Film Reviews

Don't Let Her Be Misunderstood

Leelee Sobieski is a mouthful of a name (40 years ago studio moguls would have made her change it to something short and unassuming) but get used to it because the young actress behind it is going to be getting a lot of attention. She almost single-handedly carries A Soldier's Daughter Never Cries, the new film from Merchant Ivory -- the directing/producing/writing team best known for exquisitely crafted period pieces such as A Room With a View (1985), Howards End (1992), and The Remains of the Day (1993).

A Soldier's Daughter is adapted from an autobiographical novel by Kaylie Jones, daughter of American novelist James Jones, a World War II veteran whose books, including From Here to Eternity and The Thin Red Line, reflected his experiences in battle. The movie chronicles the lives of the Willis family who, like the Joneses, were American expatriates living in Paris during the 1960s and 1970s. Sobieski portrays the teenaged daughter Channe.

The film opens in the mid-Sixties when Channe is eight years old, on the day her parents adopt Benoit, a six-year-old French boy abandoned by his mother. Jealous of all the attention lavished on her new brother, Channe (a marvelous performance from child actress Luisa Conlon) seeks comfort in the arms of her Portuguese nanny Candida (Dominique Blanc).

The film does not feature much of a story line, consisting instead of a string of small incidents in the lives of the Willises. Channe and Benoit (who adopts the American name Billy) grow closer; both are considered outsiders at school, where teachers and fellow students pick on them. Both children share a deep bond with their father Bill (Kris Kristofferson), a successful writer battling a congenital heart condition. Their mother Marcella (Barbara Hershey) is fun-loving and emotional, famous for her all-night poker parties.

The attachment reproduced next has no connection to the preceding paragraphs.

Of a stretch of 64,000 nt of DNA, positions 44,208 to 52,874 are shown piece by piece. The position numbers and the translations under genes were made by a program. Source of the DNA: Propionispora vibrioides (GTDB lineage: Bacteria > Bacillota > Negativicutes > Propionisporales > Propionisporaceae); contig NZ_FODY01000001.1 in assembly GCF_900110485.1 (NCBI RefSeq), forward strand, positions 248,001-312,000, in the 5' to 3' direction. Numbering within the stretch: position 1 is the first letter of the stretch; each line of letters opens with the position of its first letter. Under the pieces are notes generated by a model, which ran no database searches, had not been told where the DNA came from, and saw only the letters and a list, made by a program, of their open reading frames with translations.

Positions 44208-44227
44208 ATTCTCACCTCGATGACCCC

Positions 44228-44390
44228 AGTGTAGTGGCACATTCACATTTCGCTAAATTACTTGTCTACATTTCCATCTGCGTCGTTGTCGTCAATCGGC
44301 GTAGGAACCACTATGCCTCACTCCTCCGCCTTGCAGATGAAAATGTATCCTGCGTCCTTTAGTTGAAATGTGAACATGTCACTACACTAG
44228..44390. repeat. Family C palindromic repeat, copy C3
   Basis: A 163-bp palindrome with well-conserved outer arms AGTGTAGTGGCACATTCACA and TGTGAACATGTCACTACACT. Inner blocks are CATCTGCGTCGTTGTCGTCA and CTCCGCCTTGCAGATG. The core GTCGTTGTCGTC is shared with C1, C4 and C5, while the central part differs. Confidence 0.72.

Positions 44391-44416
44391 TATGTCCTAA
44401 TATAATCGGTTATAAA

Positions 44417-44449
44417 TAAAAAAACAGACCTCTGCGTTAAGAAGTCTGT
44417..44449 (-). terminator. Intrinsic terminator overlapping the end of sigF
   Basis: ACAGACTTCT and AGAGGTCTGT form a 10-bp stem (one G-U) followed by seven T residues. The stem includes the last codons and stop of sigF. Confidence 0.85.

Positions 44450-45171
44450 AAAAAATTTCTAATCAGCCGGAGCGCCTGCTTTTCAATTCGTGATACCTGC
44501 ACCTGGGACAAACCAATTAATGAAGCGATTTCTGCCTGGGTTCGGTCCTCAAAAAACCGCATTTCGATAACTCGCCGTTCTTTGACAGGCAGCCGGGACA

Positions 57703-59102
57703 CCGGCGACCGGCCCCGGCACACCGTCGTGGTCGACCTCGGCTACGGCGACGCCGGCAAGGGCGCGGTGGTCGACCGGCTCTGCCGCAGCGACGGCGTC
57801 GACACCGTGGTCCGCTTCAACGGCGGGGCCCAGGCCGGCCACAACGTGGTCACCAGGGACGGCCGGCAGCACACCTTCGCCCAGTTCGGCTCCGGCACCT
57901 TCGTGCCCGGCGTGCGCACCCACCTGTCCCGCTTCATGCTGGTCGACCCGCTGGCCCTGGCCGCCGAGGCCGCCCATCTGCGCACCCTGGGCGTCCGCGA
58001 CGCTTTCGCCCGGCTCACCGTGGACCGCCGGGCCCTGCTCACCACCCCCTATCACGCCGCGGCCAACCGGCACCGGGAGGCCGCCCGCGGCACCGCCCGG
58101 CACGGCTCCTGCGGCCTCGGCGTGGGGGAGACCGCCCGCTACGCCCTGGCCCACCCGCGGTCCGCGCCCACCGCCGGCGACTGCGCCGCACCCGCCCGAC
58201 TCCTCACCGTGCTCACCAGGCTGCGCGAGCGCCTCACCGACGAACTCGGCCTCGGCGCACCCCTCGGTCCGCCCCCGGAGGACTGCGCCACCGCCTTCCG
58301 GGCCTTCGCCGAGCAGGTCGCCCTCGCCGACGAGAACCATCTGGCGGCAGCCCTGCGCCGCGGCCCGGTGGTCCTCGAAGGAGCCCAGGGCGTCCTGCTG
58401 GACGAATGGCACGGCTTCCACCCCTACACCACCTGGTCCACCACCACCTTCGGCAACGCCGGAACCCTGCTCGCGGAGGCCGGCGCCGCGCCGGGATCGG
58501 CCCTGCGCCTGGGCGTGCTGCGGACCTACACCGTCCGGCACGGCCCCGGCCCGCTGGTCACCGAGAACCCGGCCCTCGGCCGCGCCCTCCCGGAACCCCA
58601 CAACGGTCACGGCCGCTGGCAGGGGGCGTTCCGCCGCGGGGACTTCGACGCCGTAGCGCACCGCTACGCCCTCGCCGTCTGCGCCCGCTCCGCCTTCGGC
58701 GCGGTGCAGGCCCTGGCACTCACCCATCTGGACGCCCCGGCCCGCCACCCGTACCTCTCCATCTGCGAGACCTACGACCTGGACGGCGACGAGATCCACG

As Channe enters puberty she befriends another expatriate, an artistic, effeminate boy named Francis (Anthony Roth Costanzo). They are inseparable for most of the year, until Channe's developing sexual maturity finds her longing for a romantic relationship with other boys.

By this time Bill has decided to move the family back to the United States, partly because of his failing health and partly because he doesn't want his children turning into "Euro-trash brats." Strangers in their homeland, Channe and Billy feel just as alienated here as in France. Billy (Jesse Bradford) turns sullen and uncommunicative, while Channe uses sex to gain acceptance. It backfires, of course, and she acquires a reputation for being easy. In an unusually candid conversation she seeks advice about sex and boys from her father.

A major weakness of A Soldier's Daughter is that it has no real plot; also, it takes far too long for the audience to realize that the movie is a coming-of-age drama about Channe. That is -- or should be -- the through line that connects all the incidents and provides a firm underpinning for the movie. Furthermore, director James Ivory fails to provide a sense of the expatriate community in Paris and the mentality that characterized those who chose to leave America and live elsewhere. It's an important omission because an ongoing concern for Channe and Billy is their constant sense of not belonging.

Another problem is the uneven level of acting. Sobieski (Deep Impact, the upcoming Eyes Wide Shut) gives a flawless performance, capturing the awkwardness, self-consciousness, exhilaration, hope, and disappointment of adolescence. Resembling a rather plain, slightly gawky Helen Hunt, she registers incredible empathy with the merest flicker of her eyes. As her brother, Bradford (Hackers, King of the Hill) also turns in a sensitive performance.

The veteran actors do not fare as well. Kristofferson proves inconsistent. At his best he conveys both sides of a complicated man: the macho, hard-living male and the devoted, loving father. The scene in which he expresses his concern about Billy to Channe is extremely moving. Hershey never suggests the duality in her character; in fact, she never really establishes a personality, other than as a boozing party girl. She talks a lot about loving her children, but we never see much evidence of it.

While falling short in several important areas, A Soldier's Daughter is still worth seeing. It is far more involving and satisfying than Merchant Ivory's two most recent outings, Surviving Picasso (1996) and the very ill-conceived Jefferson in Paris (1995). Special mention should be made of Richard Robbins's lovely score for A Soldier's Daughter. A regular member of the filmmaking team, Robbins has composed the music for seventeen Merchant Ivory pictures.

A Soldier's Daughter Never Cries.
Directed by James Ivory. Written by James Ivory and Ruth Prawer Jhabvala. Starring Leelee Sobieski, Kris Kristofferson, and Barbara Hershey.

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Jean Oppenheimer